One of Norway's major energy trade unions is fully behind the ambitious offshore renewable energy plans unveiled by domestic oil and gas companies.
Frode Alfheim, who leads the Industri Energi union, said his 55,000 members are cheering on initiatives, including Equinor’s bold wind and hydrogen agenda.
“I believe hydrogen will prolong the lifespan of offshore activities on the Norwegian continental shelf,” he told Upstream on the sidelines of Arendalsuka, an annual gathering of Norway's politicians and business people.
Alfheim said these opportunities show young people that the traditional oil and gas industry offers many opportunities, both in conventional hydrocarbon operations and in the energy transition.
Norway has an ongoing political debate about the need to search for fresh oil and gas fields, energised by a recent report from the Intergovernmental Panel on Climate Change (IPCC) and comments from the UN secretary general that the world should stop oil and gas exploration with immediate effect.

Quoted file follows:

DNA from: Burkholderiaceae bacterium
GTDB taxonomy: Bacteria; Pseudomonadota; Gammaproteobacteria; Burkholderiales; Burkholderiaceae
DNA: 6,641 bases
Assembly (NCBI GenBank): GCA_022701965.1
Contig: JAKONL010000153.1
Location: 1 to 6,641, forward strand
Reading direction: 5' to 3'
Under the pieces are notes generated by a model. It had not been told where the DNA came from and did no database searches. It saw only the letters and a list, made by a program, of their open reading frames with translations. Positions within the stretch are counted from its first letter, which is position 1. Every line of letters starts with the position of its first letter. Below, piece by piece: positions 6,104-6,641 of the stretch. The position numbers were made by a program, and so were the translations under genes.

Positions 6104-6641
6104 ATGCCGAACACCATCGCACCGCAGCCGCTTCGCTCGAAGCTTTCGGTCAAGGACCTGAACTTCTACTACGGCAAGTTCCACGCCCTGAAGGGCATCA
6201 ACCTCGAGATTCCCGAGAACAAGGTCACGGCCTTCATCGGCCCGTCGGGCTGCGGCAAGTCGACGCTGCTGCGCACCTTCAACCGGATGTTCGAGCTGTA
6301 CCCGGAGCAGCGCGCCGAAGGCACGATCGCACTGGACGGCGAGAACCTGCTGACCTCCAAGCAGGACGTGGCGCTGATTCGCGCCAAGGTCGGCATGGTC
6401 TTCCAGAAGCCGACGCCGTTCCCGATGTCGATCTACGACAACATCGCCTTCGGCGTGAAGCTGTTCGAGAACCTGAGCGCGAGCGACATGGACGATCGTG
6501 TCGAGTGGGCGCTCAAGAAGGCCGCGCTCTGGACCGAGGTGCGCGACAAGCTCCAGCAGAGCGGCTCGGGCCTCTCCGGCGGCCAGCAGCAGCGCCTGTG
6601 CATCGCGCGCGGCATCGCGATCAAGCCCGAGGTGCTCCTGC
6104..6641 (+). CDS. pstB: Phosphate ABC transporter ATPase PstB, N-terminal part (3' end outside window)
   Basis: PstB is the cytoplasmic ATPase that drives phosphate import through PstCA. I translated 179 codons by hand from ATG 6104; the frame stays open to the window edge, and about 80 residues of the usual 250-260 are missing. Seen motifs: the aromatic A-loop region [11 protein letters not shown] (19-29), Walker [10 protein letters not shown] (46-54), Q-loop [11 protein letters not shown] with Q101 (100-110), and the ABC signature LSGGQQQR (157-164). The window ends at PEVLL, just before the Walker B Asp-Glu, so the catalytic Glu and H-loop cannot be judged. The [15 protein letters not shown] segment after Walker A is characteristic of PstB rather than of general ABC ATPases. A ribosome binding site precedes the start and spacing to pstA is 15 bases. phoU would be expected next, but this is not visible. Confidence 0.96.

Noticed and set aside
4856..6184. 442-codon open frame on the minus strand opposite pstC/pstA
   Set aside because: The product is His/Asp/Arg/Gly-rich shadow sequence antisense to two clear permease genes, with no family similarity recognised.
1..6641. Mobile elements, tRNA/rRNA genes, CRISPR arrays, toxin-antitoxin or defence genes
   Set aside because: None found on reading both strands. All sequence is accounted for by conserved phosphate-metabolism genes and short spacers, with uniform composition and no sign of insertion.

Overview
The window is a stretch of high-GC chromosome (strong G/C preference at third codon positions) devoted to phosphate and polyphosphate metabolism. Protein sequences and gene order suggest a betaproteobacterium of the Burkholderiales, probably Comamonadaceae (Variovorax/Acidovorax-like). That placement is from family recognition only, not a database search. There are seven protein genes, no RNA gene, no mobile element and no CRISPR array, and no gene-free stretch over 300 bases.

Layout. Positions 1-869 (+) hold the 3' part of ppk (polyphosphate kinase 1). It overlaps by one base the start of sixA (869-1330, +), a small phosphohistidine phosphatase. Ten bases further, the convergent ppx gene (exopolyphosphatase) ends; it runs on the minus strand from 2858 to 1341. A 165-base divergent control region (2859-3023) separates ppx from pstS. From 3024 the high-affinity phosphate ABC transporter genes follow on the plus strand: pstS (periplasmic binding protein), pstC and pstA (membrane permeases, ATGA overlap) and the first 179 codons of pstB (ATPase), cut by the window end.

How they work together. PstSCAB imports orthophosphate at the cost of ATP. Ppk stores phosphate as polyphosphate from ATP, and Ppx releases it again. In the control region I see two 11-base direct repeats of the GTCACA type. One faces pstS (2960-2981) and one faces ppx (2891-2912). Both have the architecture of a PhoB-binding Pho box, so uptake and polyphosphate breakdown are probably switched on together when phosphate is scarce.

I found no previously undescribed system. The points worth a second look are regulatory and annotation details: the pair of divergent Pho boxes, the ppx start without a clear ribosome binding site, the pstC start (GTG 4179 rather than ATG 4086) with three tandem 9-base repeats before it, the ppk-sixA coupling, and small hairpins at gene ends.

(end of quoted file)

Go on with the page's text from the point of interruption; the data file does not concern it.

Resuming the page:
“One cannot support investments in infrastructure for carbon capture and storage and clean hydrogen exports without supporting the production of this hydrogen (which) will not be possible without new gas exploration and field developments," he said.
Norwegian Petroleum & Energy Minister Tina Bru told Upstream that Norway has a very ambitious climate policy.
“We are ready to invest heavily in technologies that the new IPCC report suggests, namely hydrogen and offshore wind,” she said.
Norway's government has committed to becoming a low carbon nation by cutting emissions by up to 95% by 2050.
Bru said the government wishes to prioritise efforts in areas where Norway, Norwegian enterprises and technology clusters could influence the development of hydrogen-related technologies, and where there are opportunities for increased value creation and green growth.
The International Energy Agency points out in an analysis of the hydrogen market that there has never been more interest shown by businesses or government authorities in commercialising this gas, and that the conditions for developing scalable, cost-efficient solutions have never been more ideal.
Norway is determined to ensure the country plays a significant role in this nascent market.
In June 2020, the government presented its hydrogen strategy, which lays out the framework for the government's efforts to stimulate development of hydrogen-related technologies.
The strategy states that an increased focus on hydrogen in Norway is in line with the goal of having internationally competitive businesses to develop technology and solutions addressing tomorrow’s challenges.
“We will grasp the opportunities presented by the green transition,” Bru said.